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Bible Commentaries

Gary H. Everett's Study Notes on the Holy Scriptures
Ecclesiastes 12

 

 


Verses 8-14

Closing Remarks: Glorification - The Preacher makes his closing remarks by restating his theme that all is vanity ( Ecclesiastes 12:8). He accepts his divine duty to continue to teach the people on this topic ( Ecclesiastes 12:9-12). In the final two verses ( Ecclesiastes 12:13-14) he summarizes the solution to life's vanities with the commandment to fear God because He will judge us in the next life. Within the context of the third responsive theme of Ecclesiastes , we fear Him and keep His commandments by resting in Him as He divinely orchestrates our lives and moves us into His divine seasons. These divine seasons are our destiny, so that we fear God and keep His commandments by fulfilling our divine destinies.

I once heard vanity described this way: a man is born, goes to school, gets a Job , finds a wife, raises a family, retires, then he dies. His children do the same. A man works hard all of his life to reach each new phase of life, but for what purpose? Life is vain without a divine purpose. The answer to this dilemma of life's vanities is found in the closing verses of this book, "Let us hear the conclusion of the whole matter: Fear God, and keep his commandments: for this is the whole duty of man. For God shall bring every work into judgment, with every secret thing, whether it be good, or whether it be evil." ( Ecclesiastes 12:13)

Outline - Here is a proposed outline:

1. Repetition of Opening Statement — Ecclesiastes 12:8-12

2. Final Conclusion — Ecclesiastes 12:13-14

Ecclesiastes 12:8-12 — Repetition of Opening Statement - In Ecclesiastes 12:8 the Preacher repeats his opening statement recorded in Ecclesiastes 1:2-4. This time he adds the comment that his words will teach and guide the people through this life of vanity ( Ecclesiastes 12:9-12).

Ecclesiastes 12:8 Vanity of vanities, saith the preacher; all is vanity.

Ecclesiastes 12:8Comments- The Preacher opened his book with the statement, "Vanity of vanities, all is vanity." After taking the entire book to support this statement, he ends his case by making the same statement in Ecclesiastes 12:8, "Vanity of vanities, saith the Preacher, vanity of vanities; all is vanity."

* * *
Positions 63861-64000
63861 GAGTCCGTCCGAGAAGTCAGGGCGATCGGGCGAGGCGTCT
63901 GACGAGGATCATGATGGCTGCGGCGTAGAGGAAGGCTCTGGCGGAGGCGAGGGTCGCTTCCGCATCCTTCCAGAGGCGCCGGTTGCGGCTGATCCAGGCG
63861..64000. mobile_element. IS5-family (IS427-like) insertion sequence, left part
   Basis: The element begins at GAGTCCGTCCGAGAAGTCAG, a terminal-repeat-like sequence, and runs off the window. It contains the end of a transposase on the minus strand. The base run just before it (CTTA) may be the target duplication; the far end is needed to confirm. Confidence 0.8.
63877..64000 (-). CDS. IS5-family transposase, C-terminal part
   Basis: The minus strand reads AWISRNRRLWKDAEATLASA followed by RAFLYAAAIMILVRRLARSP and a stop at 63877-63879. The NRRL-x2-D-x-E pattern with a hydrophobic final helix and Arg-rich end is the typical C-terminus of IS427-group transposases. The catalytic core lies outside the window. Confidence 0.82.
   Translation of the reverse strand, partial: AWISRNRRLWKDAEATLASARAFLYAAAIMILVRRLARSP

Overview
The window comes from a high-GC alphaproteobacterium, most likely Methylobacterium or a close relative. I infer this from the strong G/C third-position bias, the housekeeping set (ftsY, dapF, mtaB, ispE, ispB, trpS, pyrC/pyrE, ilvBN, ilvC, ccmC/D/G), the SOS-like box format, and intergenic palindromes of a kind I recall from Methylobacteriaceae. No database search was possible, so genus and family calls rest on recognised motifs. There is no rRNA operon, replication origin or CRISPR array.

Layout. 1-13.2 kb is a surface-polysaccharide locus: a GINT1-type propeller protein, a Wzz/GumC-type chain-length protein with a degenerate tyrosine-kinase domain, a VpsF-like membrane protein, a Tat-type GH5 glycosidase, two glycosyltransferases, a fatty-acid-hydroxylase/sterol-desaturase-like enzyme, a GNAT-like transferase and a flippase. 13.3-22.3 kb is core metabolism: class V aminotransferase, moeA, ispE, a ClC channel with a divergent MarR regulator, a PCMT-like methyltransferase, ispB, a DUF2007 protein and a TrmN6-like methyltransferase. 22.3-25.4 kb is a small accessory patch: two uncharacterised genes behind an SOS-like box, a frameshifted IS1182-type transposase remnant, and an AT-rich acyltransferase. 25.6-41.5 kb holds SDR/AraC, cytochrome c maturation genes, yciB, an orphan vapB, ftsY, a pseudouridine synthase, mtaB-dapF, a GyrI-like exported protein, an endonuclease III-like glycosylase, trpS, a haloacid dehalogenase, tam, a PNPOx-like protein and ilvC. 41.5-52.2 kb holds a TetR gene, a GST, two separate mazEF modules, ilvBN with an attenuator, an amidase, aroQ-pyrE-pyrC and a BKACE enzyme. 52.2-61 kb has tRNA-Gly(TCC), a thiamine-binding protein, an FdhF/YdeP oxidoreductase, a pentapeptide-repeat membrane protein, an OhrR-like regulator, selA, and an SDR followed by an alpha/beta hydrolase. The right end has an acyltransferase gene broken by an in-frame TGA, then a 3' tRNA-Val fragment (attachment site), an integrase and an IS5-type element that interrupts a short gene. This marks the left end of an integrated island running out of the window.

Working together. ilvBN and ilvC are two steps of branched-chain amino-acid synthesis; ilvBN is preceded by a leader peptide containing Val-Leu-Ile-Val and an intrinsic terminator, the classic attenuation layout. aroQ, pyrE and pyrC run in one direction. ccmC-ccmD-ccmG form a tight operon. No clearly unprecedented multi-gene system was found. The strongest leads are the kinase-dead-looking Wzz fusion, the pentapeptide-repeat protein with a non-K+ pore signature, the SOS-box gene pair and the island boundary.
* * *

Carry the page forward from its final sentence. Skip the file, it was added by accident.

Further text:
Ecclesiastes 12:9 And moreover, because the preacher was wise, he still taught the people knowledge; yea, he gave good heed, and sought out, and set in order many proverbs.

Ecclesiastes 12:10 The preacher sought to find out acceptable words: and that which was written was upright, even words of truth.

Ecclesiastes 12:9-10Comments- Evidence that Solomon Sought Wisdom Outside of Israel- Scholars consider Proverbs 22:16 thru Proverbs 24:34 to be collections of sayings that Solomon collected from other sources, and are called "the sayings of the wise." In fact, some of the proverbs in this passage are similar to an Egyptian writing entitled "The Instruction of Amenemope," written about 1200 to 1300 B.C. 32] It is possible that an additional author can be given to this passage. The fact that King Solomon sought out other sources of wisdom literature is confirmed in Ecclesiastes 12:9-10, "And moreover, because the preacher was wise, he still taught the people knowledge; yea, he gave good heed, and sought out, and set in order many proverbs. The preacher sought to find out acceptable words: and that which was written was upright, even words of truth."

32] Miriam Lichtheim, The Instruction of Amenemope, in Ancient Egyptian literature: Volume II: The New Kingdom (Berkeley: University of California Press, 1973- 80]), in Libronix Digital Library System, v 21c [CD-ROM] (Bellingham, WA: Libronix Corp, 2000-2004).

The phrase, "the words of the wise," is also used herein the context of King Solomon"s quest for wisdom. Note Ecclesiastes 12:11, "The words of the wise are as goads, and as nails fastened by the masters of assemblies, which are given from one shepherd."

Ecclesiastes 12:11 The words of the wise are as goads, and as nails fastened by the masters of assemblies, which are given from one shepherd.

Ecclesiastes 12:12 And further, by these, my Song of Solomon , be admonished: of making many books there is no end; and much study is a weariness of the flesh.